Here's today's Kansas City Chiefs news from across the internet. Another meeting this morning, so I have to skip the Twitter stuff. Just 3 weeks till the draft (not that I'm counting).
Like last year, and several before that, the Chiefs are working in their offseason conditioning program without guard Brian Waters.
Waters said Wednesday not to misinterpret his absence as unhappiness with the Chiefs.
"I haven’t participated in the offseason program fully in five or six years," Waters said. "That’s nothing new. I would never miss out on (offseason practice) because of displeasure with the team. I’ll be participating for sure in everything mandatory. Everything else will be my prerogative to choose if I’m going to be there.
"Those are not the tactics I would ever use if I had any displeasure with the organization. I’m the type of (person) that if I have a problem, I’ll go speak to the people I have a problem with."
Waters keeps his distance from Chiefs’ workouts from KC Star
It’s safe to say that the pain never went away. Flowers was scratched from the season opener in Baltimore, but then played the final 15 games on the schedule. He did it with a great deal of discomfort, probably a pain killing shot or two, but with the attitude that he had to play. There was never a consideration on his part of shut down his season, even in the second half of the season when the Chiefs were so far out of contention they couldn’t see first place in the AFC West.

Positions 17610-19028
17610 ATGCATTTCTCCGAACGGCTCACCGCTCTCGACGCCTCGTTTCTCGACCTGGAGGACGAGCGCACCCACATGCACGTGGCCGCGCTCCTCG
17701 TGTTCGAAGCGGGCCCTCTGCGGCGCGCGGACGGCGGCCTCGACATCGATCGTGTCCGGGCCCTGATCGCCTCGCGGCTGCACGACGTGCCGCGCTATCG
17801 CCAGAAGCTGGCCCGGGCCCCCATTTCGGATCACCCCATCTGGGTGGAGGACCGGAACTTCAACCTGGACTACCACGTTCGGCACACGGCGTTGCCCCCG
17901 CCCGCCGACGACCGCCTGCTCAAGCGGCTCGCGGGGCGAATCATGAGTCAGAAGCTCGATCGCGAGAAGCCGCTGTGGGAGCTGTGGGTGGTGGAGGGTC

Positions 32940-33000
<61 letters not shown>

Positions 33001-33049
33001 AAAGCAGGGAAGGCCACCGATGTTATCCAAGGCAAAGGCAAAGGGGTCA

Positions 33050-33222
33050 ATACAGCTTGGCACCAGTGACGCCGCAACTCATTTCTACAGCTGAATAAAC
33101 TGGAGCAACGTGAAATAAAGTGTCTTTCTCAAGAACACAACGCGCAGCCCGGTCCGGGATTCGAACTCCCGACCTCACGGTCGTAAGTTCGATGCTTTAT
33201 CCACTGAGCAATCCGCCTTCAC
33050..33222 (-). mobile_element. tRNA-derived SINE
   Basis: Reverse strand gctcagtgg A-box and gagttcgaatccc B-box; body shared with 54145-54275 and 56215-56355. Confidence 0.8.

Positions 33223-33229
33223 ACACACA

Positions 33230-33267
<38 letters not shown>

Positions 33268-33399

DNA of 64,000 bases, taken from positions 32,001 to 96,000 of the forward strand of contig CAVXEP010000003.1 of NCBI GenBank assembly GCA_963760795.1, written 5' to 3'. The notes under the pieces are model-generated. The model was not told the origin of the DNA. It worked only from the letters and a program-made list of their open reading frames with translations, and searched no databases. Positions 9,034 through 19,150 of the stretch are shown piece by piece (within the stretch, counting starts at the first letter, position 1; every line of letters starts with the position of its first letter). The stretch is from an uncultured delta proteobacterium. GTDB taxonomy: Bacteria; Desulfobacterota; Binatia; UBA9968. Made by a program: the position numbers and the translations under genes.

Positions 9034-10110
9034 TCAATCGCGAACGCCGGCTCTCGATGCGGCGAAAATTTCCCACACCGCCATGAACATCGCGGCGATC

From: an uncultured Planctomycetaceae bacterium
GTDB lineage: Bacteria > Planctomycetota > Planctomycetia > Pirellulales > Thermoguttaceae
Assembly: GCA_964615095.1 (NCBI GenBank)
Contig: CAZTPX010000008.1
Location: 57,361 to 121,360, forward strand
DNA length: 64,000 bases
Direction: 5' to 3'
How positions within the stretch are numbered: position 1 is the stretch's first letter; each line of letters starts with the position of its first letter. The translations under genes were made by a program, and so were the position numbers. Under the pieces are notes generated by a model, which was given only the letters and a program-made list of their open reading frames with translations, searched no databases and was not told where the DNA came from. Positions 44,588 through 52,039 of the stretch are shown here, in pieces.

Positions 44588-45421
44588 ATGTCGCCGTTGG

"All the guys I went through training camp with and all the off-season workouts, they had been with me the whole time and that would have been selfish of me to sit down and just tell them they’ve got the last few games because I want to rest my shoulder and make sure I’m alright," Flowers said. "I was going to go out there and spill my blood, sweat and tears with my brothers."Flowers Ready to Bloom from Bob Gretz
I’m confused about all this talk of guys getting drafted and they have this Pro Day, and then there are stories about them working out for teams, and then there are some guys who make visits to teams. Does this happen with all players? Wouldn’t a player end up spending all his time traveling around the country?
Good question Tommy and thanks for calling. We talked about the Pro Day stuff earlier in this week. Just about every one of the top 150 players will take part in a Pro Day. Then, there are individual workouts for the teams. As long as the player and his agent are willing to participate, there’s no limit on the number of teams that a potential draft pick can have a private workout for in the weeks leading up to the NFL Draft...
...As for the visits of potential players, each NFL team can bring 30 players to town. Just this week, the Chiefs have hosted Tennessee safety Eric Berry, Oklahoma State tackle Russell Okung and others. They can send them to the doctor’s office, checking all the joints and limbs. They can meet with them, spend classroom time with them and dissect tape with them.
We Always Have Answers … Thursday Cup O’Chiefs from Bob Gretz